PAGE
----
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Reflections of a working writer and reader

 

 

A ‘Good News’ Story

Publishers Weekly has a story about the acceptance by William Morrow of Gordon Campbell’s novel, Missing Witness.

“This story is like a fairy tale,” said Betsy Burton, owner of the King’s English (bookshop) in Salt Lake City, Utah, who remembers the day Campbell, a good customer, came into her store with a massive manuscript. “This happens with alarming frequency—that customers will come in with a 20-pound novel they want me to read. I usually tell them I’ll read 50 pages, because my general rule is if you don’t like it in 50 pages, you’re not going to like it.” Burton not only liked the first 50 pages, she loved the entire manuscript, which Campbell, a trial lawyer by day, titled Missing Witness.

After consulting with longtime friend and Harper Collins sales rep John Zeck, she mailed the manuscript to Carolyn Marino, executive editor at William Morrow. “I thought I’d never hear from her, but three days later she called me.”

Campbell flew to New York, with his daughter, but without an agent, and within a week the novel was sold. William Morrow will publish the book in September, the week during which it’s author becomes sixty-five.

5 Responses to “A ‘Good News’ Story”

  1. pluto says:

    Great story!
    Betsy Burton sounds a kind soul too, not to just say to people ‘sorry, too busy to read your stuff — go find an agent’.

    jb says: Hi Pluto. Yeah, let’s hear it for Betsy. All the Betsy’s . . .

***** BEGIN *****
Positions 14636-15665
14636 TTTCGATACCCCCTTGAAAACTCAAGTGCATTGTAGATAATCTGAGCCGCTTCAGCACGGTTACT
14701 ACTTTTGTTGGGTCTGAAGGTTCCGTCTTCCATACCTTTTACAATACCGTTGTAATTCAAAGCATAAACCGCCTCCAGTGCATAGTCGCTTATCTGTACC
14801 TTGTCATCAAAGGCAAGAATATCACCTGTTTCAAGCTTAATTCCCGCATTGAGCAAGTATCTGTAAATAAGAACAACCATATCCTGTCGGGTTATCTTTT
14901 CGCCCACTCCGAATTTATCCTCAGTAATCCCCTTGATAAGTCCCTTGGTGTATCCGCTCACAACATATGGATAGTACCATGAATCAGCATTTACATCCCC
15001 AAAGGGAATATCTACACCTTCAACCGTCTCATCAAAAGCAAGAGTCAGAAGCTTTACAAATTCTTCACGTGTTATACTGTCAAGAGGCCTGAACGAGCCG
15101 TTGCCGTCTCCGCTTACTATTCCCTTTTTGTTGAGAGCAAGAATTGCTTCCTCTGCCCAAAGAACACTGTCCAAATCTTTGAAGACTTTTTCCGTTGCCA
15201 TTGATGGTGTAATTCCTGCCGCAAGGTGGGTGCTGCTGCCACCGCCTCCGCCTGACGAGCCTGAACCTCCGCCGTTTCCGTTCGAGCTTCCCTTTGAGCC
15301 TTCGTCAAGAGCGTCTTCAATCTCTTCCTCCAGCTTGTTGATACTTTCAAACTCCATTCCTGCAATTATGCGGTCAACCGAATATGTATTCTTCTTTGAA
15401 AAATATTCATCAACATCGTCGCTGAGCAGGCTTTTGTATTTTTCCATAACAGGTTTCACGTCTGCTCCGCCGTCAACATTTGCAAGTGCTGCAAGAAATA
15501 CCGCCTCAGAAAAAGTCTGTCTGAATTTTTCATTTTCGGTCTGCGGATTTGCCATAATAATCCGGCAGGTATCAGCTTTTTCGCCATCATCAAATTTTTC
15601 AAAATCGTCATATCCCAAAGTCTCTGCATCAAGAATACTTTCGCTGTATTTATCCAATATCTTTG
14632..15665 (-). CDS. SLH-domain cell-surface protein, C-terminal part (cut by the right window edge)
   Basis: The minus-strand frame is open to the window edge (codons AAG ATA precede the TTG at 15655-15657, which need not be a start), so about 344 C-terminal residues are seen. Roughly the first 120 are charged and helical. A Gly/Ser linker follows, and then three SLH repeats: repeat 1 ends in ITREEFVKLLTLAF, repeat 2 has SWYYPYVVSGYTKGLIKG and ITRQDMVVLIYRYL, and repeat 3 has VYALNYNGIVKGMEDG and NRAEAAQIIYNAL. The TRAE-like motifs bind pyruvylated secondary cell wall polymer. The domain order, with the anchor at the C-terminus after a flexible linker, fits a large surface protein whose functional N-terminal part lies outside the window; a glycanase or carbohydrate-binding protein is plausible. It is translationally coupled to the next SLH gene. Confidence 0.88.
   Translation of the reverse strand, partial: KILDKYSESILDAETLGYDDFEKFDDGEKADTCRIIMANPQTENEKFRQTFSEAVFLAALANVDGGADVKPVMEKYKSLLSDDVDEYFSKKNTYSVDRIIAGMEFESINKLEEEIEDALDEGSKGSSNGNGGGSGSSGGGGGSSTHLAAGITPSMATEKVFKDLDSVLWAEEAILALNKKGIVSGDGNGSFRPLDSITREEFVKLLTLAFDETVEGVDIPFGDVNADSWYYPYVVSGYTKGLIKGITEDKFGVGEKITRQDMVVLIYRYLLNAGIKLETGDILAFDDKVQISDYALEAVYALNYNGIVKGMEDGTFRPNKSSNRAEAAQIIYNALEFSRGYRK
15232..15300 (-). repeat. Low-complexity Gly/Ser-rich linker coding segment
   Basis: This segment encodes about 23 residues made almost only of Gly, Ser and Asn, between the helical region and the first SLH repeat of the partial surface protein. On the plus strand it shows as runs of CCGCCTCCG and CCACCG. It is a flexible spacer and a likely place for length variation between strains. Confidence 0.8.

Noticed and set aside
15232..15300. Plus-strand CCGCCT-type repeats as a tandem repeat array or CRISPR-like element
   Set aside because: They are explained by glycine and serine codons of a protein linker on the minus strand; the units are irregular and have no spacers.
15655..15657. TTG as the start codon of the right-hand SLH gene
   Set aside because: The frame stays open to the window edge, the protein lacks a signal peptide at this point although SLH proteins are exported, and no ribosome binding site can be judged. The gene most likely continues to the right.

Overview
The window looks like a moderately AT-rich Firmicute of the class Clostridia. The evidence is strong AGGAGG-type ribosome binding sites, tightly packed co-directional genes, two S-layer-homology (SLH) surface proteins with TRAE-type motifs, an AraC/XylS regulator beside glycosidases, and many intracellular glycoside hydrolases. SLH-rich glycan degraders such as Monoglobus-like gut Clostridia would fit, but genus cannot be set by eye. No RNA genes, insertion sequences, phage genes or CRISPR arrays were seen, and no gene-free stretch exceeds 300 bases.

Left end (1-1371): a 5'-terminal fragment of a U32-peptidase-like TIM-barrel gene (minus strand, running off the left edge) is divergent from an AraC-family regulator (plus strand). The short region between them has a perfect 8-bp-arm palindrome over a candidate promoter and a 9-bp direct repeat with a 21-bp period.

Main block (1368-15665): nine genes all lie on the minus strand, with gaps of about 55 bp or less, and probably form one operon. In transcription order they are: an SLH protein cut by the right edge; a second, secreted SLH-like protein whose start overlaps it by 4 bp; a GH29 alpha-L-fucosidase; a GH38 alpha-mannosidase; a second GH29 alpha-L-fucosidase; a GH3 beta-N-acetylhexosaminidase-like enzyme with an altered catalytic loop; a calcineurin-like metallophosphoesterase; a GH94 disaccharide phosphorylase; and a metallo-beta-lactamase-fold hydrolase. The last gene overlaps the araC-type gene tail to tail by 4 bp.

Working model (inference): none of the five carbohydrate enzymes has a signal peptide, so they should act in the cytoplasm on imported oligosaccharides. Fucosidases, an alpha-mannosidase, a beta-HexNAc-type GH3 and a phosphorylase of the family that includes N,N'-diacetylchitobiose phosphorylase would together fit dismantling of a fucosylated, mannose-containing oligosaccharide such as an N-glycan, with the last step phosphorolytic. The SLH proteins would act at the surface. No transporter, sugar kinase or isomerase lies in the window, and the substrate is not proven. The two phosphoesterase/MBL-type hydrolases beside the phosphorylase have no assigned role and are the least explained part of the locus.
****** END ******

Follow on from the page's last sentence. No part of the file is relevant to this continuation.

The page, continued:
2. May says:

    When I read your story I thought that it had happened in the past, when people were more willing to listen to each other.
    I find it sad that most writers will never see their work published. From what I understood by reading their journals, it is not economic success that counts the most for them but the possibility to reach an audience.

    jb says: Hi May. I suppose people are motivated for differing reasons. The possibility of reaching an audience is certainly one of the most common. But I’ve met many writers who simply can’t help themselves. They love words and language and need to spend time there.

  3. May says:

    That’s true. This happens also to ordinary people who are not real writers.

    jb says: Hi May, 🙂 I knew a real writer once who was almost an ordinary person.

  4. May says:

    I love it when people make me laugh!
    It happens so rarely with grown-ups.

    jb says: I promise you, May, I’m gonna still try to do it when I grow up.

  5. Lee says:

    Here’s my cue to say you can reach an audience without being published. Even real people do it sometimes.

    jb says: Reminded me of Flannery O’Connor Everywhere I go, I’m asked if I think the universities stifle writers. My opinion is that they don’t stifle enough of them.